However, experts can use low-light live plants that like cold water to set up their tank.
You can also use floating plants or plants that grow on other ornaments. Another great alternative is driftwood.
Driftwood provides a great place for the axolotl to hide and explore. Furthermore, some types of plants can grow on driftwoods.
Beginner axolotl owners can use artificial plants for their axolotl’s enclosure as they don’t require light.
Water Quality and Temperature
Axolotls are sensitive to water quality, baby axolotls are even more sensitive to water quality.
Therefore, it is important that you keep an eye on the water quality when it comes to tank maintenance. You will need to regularly change the water in baby axolotl tanks to help keep it clean.
Failure to do this can cause poor water quality, leading to death. Furthermore, the water you are changing should be treated before putting it in your baby axolotl’s tank.
This is because some water, like tap water, contains chemicals like chlorine and heavy metals that can be fatal if used untreated.
Here are some water parameters that you need to monitor to keep your baby axolotl healthy:
- pH: the ideal pH for baby axolotls is between 7.4-and 7.6. However, they can survive in water with a pH of around 6.5-8.0.
- Ammonia: should be 0 ppm.
- Nitrite: should be 0 ppm
- Nitrate: should be less than 40 ppm
Baby axolotls usually require the same temperature range as adult axolotls. However, you will need to put your baby axolotl in slightly warmer water for optimal growth.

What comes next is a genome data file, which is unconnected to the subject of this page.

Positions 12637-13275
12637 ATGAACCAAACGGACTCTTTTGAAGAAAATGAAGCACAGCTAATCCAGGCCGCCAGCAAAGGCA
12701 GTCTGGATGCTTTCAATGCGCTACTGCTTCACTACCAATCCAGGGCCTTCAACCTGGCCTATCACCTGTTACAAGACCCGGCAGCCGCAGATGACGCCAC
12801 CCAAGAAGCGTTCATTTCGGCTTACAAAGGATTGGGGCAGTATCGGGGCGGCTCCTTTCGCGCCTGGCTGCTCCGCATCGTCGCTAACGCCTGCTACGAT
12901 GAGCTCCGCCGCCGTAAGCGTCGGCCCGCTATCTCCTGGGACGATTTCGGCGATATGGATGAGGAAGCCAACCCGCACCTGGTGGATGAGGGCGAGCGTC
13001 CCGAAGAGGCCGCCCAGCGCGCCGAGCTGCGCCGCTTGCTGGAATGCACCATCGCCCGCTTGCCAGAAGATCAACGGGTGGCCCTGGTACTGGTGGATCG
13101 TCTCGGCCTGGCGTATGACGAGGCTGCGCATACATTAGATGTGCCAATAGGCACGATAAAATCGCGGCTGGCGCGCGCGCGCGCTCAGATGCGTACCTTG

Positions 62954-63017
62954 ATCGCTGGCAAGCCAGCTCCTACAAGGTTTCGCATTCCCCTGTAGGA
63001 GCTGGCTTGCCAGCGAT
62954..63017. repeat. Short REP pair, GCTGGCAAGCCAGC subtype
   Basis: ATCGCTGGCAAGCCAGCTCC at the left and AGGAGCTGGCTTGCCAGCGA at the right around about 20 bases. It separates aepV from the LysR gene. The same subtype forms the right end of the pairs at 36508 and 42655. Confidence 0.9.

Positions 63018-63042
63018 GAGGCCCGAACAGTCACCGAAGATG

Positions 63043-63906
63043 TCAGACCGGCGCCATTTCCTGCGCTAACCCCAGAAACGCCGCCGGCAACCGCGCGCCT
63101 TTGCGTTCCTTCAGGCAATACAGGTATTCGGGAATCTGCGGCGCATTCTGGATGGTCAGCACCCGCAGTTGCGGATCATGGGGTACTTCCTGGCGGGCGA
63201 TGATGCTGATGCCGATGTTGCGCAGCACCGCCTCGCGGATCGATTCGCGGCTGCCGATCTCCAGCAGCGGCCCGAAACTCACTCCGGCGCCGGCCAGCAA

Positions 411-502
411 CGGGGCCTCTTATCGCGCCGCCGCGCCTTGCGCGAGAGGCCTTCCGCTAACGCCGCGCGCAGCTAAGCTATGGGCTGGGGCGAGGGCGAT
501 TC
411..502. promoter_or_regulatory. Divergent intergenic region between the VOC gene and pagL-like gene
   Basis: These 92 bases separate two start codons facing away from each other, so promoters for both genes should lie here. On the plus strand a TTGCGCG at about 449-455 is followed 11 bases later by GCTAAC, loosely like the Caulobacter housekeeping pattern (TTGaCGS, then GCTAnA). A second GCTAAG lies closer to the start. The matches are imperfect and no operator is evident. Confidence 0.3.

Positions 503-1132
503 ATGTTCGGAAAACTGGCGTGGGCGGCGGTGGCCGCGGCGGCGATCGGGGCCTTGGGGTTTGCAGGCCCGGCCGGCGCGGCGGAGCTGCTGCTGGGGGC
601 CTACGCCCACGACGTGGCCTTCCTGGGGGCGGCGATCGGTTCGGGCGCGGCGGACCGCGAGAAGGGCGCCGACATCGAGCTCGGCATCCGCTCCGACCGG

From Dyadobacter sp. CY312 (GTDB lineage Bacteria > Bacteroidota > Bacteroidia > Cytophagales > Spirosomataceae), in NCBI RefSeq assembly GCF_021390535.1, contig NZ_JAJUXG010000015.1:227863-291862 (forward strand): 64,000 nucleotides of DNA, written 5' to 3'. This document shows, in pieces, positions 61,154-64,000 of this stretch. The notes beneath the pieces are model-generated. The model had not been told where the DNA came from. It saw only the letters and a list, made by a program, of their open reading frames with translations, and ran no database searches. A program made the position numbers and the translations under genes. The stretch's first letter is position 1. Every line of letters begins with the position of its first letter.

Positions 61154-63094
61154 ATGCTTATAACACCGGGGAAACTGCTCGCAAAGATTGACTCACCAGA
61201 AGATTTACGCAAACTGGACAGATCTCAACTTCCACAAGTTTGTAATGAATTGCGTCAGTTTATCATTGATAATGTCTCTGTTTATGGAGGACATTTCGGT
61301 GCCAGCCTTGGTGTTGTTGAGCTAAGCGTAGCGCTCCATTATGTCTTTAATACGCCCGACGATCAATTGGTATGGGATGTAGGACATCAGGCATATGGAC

An ideal temperature for axolotls hatching eggs and newly hatched fries is 72oF or 22oC.
You can then lower the temperature to around 60-64oF or 16-18oC slowly. This will help your baby axolotl to adapt to the new temperature without going into shock.
You will need an accurate thermometer in your baby axolotl’s tank to help monitor the temperature change in their water.
Since you will be keeping your axolotls at room temperature, you will need to cool their tank to help get the ideal temperature.
Also read: How To Keep An Axolotl Tank Cold
Here are some supplies that your baby axolotls require:
One of the supplies you will need in your baby axolotl’s enclosure is a filter. It is important to filter baby axolotl’s tank to ensure the water in their tank is always in good condition for them to grow properly.
Baby axolotls require slow-moving water and you should consider this when choosing a filter for their tank.